Posts Tagged ‘veterans’

Extraordinary stories of ordinary people

Extraordinary stories of ordinary people


“That’s Mary Ford,” I said, pointing to the faded image of the Army nurse on the man’s tee shirt.

He nodded.

“She was my sister. She’s in here, too,” he said, holding up a booklet.

“I know. I’m the one who put her in there.”

We shook hands and both started crying.

In September of 2006, South Dakota dedicated its Vietnam War Memorial with a three-day celebration. Today, the state observes its first “Welcome Home Vietnam Veterans Day”, an official state holiday to honor those who served in Vietnam.

I was on the planning committee for the 2006 event, the third war memorial dedication in our state. I’d worked on the previous two as well, for the World War II Memorial in 2001 (literally days after 9/11) and the Korean War Memorial in 2004. My duties were to design, write and oversee the production of all the printed materials like invitations, signs, apparel, name badges, banners, concert tickets and so on. And the commemorative program booklet which for the Vietnam War Memorial Dedication included the pictures and stories of more than a dozen South Dakota veterans.

Thousands of veterans, along with friends and family members, submitted photos and stories for the dedication website and a book “The Vietnam War: South Dakota Remembers” that was published in conjunction with the event. I read and reviewed all of them.

I knew some of those people. Dennis Foell, Nick Roseland, Dale Christopherson, the Harford brothers (Warren, Jerry and Doug), Dale Bertsch, Francis Whitebird. Others I didn’t, like Mary Ford. But their memories and images were no less compelling or personal to me.

Some Vietnam veterans wouldn’t attend that weekend and given the reception they got when they first came home after the war, that’s to be expected. Sometimes a “Thank you and welcome home” 30 years later is too little, too late.

There are moments from that fall weekend in 2006 that I will always remember. The biker with the Vietnam Veteran patch who saw the “committee” designation on my shirt and asked if he could hug me. I said yes. The quiet man who handed me his “Find a Buddy” card to hang on the board and whose “buddy” turned out to be the older brother of one of my friends. A few quick phone calls later, they were reunited for the first time since shipping out together. And meeting Mary Ford’s brother who had brought his family to the dedication in her honor because she couldn’t attend herself. The smiling, compassionate woman who’d entered the service on Halloween 1967 and served two tours in Vietnam as an Army nurse died in 1998.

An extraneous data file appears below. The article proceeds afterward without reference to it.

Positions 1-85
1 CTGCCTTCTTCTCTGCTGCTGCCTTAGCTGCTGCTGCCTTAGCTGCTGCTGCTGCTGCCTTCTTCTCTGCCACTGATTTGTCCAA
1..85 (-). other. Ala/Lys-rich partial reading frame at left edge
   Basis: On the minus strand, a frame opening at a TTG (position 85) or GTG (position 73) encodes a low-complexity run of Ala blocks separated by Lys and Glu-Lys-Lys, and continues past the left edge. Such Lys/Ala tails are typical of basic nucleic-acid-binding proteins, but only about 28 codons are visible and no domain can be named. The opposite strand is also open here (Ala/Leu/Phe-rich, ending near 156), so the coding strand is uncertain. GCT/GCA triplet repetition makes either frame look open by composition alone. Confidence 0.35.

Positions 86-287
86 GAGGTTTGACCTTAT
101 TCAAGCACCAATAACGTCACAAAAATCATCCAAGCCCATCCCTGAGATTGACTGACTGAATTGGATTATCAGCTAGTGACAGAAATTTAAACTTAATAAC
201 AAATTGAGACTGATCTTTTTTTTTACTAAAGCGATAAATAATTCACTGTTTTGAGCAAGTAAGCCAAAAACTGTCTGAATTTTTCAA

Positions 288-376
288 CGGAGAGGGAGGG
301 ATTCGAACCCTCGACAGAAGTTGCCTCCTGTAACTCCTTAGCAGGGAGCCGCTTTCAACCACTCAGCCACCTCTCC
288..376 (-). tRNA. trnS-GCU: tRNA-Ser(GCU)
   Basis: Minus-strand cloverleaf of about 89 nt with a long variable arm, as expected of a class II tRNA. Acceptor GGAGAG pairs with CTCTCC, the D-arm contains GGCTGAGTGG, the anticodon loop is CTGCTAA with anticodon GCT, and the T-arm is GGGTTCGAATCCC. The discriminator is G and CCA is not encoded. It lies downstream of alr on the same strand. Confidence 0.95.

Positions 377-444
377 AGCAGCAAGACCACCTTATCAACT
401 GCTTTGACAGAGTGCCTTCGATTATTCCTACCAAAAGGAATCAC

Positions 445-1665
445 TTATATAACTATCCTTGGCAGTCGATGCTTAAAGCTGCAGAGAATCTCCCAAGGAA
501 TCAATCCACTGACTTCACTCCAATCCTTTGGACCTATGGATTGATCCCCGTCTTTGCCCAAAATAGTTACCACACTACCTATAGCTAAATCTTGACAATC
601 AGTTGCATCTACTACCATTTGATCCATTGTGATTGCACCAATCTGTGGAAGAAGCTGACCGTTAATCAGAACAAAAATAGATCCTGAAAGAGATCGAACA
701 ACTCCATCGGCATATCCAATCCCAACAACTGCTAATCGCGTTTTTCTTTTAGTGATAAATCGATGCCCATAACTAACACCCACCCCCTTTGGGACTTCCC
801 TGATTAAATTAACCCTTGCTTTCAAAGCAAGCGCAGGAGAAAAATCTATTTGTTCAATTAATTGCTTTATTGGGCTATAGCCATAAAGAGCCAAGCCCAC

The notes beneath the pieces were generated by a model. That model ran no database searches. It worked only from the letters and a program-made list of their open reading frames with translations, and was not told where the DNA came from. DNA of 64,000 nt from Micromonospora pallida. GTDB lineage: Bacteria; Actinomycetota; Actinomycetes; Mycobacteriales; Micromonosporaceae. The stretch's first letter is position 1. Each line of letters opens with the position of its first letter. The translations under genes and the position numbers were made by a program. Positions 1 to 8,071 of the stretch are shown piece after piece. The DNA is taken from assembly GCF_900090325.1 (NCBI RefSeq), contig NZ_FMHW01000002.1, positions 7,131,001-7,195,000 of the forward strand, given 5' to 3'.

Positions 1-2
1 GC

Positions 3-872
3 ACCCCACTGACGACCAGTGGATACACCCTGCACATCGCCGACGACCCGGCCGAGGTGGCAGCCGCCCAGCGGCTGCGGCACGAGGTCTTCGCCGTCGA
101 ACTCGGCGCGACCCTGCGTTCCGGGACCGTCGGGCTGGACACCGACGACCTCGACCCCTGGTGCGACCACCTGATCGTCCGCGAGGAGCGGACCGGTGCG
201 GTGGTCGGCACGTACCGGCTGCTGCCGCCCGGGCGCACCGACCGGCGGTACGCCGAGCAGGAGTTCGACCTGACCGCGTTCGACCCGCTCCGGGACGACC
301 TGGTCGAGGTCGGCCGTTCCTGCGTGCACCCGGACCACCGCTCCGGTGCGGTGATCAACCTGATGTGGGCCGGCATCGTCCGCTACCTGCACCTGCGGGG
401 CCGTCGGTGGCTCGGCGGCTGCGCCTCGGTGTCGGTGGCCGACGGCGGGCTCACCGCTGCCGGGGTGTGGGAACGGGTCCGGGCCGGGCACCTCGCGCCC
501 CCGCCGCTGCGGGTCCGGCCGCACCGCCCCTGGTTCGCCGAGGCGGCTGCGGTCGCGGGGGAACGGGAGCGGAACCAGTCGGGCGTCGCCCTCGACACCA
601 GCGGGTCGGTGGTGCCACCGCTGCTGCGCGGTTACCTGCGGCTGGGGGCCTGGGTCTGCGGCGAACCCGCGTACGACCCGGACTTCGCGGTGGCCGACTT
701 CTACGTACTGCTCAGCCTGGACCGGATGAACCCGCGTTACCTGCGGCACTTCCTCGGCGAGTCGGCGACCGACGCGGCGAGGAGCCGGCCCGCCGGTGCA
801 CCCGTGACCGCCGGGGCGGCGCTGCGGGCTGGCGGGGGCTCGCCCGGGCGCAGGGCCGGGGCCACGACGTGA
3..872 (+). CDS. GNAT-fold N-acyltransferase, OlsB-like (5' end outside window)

It’s March 30, “Welcome Home Vietnam Veterans Day” in South Dakota. Who are you thanking today?

I live my life with an angel on my shoulder, guided by the light of loved ones lost.

I live my life with an angel on my shoulder, guided by the light of loved ones lost.

He’s a World War II veteran, in his 70’s,
and like many of that era, unfailingly polite.
“Please” for more ice chips,
“Thank you” for the bedpan,
“My apologies” for hitting the call button by mistake.
The lone occupant of a room with two beds,
he takes the one by the window
so he can watch the traffic.
He barely dents the mattress, is thin but not bony,
skin wrinkled but not pale and delicate.
He’s golden brown, a boy of many summers,
the same shade as my grandfather who’s a farmer
and I wonder if this man’s the same.
His hair, what’s left of it, is coarse and white
and his blue eyes are pale yet alert.
But it’s his arms that I study as I check his water pitcher.
They rest atop the sterile white coverlet like
fading portraits on a clean canvas.
Forearms covered in pictures, tattoos whose clear outlines
are muddied, the colors bled from age and the elements.
There are dates and a woman’s name,
a pin-up girl like the nose art of a bomber,
a dragon’s head that now spews a dim spark of its former flame.
While the old man sleeps, I try to picture him
as a strong young man whose eyes are clear,
whose heart pumps steadily, whose bare arms are unadorned.
Yet to travel to those places and see those things
that prompt him to wear his history forever on his skin.

Every day from my office window I see three American flags. One flies over the American Legion Post #8 cabin that sits on the banks of the Missouri River (with the flood, unfortunately, it’s temporarily relocating to higher ground). One flies over the outfield at Hyde Stadium, the baseball field across the creek from my office building. And one flies over a hometown bank one block down from where I work.  All three are perfectly framed in my window, waving in unison.

I have a similar view at home, thanks to my neighbor.  A military veteran, every morning he raises the flag on the big flagpole next to his driveway, hoisting the colors into the sky above him where they’ll proudly fly until dusk.

These flags, and many others in similar locations, fly every day, regardless of the date or the weather. At full staff in times of pride and celebration, half staff in moments of remembrance and honor. Every day, without fail. Should we celebrate Independence Day every day? From what I can see, we already do. Happy 4th.